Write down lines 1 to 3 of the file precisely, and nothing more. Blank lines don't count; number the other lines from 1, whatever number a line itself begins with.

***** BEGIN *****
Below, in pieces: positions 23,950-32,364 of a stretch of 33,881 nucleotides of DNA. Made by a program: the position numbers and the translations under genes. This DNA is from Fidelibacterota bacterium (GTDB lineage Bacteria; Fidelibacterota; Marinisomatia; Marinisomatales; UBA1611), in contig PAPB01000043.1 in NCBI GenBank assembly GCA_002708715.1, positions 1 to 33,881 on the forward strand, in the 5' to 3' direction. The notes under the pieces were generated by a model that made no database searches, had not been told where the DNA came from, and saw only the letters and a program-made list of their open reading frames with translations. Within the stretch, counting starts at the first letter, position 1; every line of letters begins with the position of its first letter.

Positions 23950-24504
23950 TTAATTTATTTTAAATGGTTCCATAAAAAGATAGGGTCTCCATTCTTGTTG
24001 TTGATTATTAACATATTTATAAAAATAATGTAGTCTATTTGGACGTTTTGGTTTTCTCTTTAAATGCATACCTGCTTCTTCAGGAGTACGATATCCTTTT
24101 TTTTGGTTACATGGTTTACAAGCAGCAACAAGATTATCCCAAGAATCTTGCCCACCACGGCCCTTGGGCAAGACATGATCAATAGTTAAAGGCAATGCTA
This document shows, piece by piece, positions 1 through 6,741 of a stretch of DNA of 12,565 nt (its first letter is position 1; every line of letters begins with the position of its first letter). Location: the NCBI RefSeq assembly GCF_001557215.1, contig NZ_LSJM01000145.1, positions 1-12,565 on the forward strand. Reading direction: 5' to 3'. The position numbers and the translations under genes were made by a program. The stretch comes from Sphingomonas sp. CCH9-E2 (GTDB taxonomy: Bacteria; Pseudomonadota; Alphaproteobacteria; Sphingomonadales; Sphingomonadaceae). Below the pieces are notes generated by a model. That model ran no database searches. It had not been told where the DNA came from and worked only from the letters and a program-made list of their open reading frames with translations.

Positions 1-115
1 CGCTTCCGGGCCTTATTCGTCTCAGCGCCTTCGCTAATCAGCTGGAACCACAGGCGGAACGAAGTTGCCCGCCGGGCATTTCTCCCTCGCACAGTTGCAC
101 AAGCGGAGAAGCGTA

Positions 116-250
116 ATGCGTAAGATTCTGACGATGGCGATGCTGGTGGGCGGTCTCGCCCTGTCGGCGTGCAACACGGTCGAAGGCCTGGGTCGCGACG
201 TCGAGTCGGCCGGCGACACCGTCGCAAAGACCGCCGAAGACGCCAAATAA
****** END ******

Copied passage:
Below, in pieces: positions 23,950-32,364 of a stretch of 33,881 nucleotides of DNA. Made by a program: the position numbers and the translations under genes. This DNA is from Fidelibacterota bacterium (GTDB lineage Bacteria; Fidelibacterota; Marinisomatia; Marinisomatales; UBA1611), in contig PAPB01000043.1 in NCBI GenBank assembly GCA_002708715.1, positions 1 to 33,881 on the forward strand, in the 5' to 3' direction. The notes under the pieces were generated by a model that made no database searches, had not been told where the DNA came from, and saw only the letters and a program-made list of their open reading frames with translations. Within the stretch, counting starts at the first letter, position 1; every line of letters begins with the position of its first letter.

Positions 23950-24504
23950 TTAATTTATTTTAAATGGTTCCATAAAAAGATAGGGTCTCCATTCTTGTTG